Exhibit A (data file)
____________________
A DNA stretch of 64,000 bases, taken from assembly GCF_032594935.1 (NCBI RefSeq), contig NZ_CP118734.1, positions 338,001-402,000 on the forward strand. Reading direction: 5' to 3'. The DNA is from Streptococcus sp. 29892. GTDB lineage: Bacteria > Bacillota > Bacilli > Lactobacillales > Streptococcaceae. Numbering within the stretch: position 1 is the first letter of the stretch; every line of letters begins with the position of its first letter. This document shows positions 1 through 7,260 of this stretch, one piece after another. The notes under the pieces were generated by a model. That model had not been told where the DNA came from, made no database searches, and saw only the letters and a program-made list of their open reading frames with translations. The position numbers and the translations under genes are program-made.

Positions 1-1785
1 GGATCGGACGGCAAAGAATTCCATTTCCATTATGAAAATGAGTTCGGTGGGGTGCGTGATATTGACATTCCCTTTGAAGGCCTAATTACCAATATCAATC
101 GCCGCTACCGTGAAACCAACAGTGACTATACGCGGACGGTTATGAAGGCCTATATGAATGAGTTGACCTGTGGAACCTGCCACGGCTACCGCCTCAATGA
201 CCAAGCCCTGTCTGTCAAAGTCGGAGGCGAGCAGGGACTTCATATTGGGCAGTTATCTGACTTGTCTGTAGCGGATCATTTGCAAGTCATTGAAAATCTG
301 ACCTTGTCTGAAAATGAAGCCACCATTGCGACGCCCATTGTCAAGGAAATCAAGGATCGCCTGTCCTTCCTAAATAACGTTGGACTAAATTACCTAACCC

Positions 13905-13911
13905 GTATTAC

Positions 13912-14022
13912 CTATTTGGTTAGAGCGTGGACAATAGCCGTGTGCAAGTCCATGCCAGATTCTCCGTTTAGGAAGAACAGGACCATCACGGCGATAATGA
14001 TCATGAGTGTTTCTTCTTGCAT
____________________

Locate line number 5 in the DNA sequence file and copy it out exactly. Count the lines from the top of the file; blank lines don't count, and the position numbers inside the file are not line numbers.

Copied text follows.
201 CCAAGCCCTGTCTGTCAAAGTCGGAGGCGAGCAGGGACTTCATATTGGGCAGTTATCTGACTTGTCTGTAGCGGATCATTTGCAAGTCATTGAAAATCTG